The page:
__: over : lbs. : lbs.: igs :
25 278 164 442 826 998 1,064 1,028 4,383
24 24. 161 405 825 951 1,075 916 4,196
23 212 150 362 740 892 974 733 3,724


Division of Statistical and. Historical Research. Compiled from Statistiske
Efterretninger published by the Statistical Department of Denmark, December 29,
1933 and earlier issues.

Government hog control in Notherlands was follo:rod by a reduction of almo4!
24 percent in the export slaughter figures for the first 11 months of 1933 as
against the corres-onding 1932 figures. The reduction resulting in an export
slaughter figure of 1,069,010 head, all occurred in the period August-November
1933. It should bc recalled, however, that export slaughter during the fall and
winter months of 1932 were unusually heavy as a result of the Varkenscontralets
efforts to eliminate the heavy surplus on hand at that time. The price position
of hogs improved steadily during 1933, the advance keeping well ahead of advances
in feed prices through September. In more recent months, however, rising feed
prices have materially reduced the profits in hog raising. Some advance in
retail pork prices also occurred during 1933. Desnite earlier reductions in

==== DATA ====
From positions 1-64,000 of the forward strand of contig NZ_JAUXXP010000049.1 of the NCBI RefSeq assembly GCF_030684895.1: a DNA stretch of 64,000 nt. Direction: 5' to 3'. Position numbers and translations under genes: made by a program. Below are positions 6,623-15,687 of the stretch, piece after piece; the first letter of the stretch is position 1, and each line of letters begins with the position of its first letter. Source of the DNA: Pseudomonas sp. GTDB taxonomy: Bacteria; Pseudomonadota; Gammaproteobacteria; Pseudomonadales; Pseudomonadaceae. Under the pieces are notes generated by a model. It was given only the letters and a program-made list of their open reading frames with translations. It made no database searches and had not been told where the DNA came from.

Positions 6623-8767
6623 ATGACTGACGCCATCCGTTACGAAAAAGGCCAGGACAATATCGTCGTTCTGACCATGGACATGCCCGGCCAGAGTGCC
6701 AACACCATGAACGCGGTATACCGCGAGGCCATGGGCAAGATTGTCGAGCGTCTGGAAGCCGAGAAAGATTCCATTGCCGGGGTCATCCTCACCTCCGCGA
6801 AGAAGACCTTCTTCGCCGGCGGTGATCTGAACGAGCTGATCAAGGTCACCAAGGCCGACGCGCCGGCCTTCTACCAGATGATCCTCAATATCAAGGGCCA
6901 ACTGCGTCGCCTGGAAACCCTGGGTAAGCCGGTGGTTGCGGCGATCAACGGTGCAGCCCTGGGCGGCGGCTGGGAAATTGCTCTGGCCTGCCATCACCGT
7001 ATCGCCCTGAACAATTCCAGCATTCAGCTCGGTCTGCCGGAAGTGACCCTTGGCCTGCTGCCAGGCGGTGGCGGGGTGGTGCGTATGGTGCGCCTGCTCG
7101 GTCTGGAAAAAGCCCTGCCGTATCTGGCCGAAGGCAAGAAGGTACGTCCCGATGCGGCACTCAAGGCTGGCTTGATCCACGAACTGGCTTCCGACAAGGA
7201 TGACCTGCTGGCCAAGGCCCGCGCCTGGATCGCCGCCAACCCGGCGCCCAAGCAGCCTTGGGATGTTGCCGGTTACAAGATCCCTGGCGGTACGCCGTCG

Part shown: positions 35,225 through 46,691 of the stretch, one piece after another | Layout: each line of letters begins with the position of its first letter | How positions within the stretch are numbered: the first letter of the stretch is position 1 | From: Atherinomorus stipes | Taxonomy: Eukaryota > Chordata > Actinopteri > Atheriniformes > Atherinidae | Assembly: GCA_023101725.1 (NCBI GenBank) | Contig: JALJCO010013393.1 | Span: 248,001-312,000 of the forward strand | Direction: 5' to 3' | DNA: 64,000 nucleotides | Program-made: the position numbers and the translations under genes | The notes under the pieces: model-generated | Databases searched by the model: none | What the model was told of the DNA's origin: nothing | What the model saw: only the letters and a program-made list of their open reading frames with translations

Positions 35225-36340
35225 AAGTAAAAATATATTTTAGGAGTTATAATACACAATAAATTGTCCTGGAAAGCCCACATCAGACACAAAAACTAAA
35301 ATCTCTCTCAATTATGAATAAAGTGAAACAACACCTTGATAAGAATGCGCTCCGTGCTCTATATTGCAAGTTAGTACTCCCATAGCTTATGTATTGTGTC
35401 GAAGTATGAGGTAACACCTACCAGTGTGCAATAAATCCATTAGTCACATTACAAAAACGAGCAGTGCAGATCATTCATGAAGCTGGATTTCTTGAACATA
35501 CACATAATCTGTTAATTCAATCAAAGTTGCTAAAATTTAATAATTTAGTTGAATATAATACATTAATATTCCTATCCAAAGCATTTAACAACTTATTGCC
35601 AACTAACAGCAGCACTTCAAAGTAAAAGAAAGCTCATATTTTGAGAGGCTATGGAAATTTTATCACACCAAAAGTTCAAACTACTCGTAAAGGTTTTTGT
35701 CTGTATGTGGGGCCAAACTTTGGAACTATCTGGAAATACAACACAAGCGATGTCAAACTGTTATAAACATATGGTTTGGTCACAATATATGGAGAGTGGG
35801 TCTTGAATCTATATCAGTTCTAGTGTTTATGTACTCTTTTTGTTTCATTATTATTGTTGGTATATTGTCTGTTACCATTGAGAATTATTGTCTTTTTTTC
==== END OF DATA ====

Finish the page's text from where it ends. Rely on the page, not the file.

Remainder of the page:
numbers, howvovr, hog supplies are apparently still burdensome. There has been
some exporting of hogs to Russia in exchange for grain.

In Poland, a decline in numbers of young hogs as of June 30, 1933
was accompanied by a drop of 10 percent in slaughter for the first 10 months
)f that year against the corresponding 1932 period. There was some reduction
also in the consumption of pork per capital during 1933. Bacon exports in the
first 11 months of the year, practically all of which were consigned to the
British market, reached only 83,165,000 pounds against 110,570,000 Pomig Iy h
the same months of 1932. Ham exports were only about half of the 1932 volume,7

.


HP-i51


Pigs
under
2
months

Thou-
sands


Total


: Thou-
: sands


: Boars : Brood sows





HP-51


exports for the 11-month period totaled only 95,450 head against the com-
parable 1932 figure of 177,860 head. At present, a'somewhat larger outlet
for hogs has been secured in the form of a contingent to Austria of 1,775
head weekly, with Austria also making some duty concessions, the hogs to
weigh not more than 220 pounds. This contingent is in addition to a weekly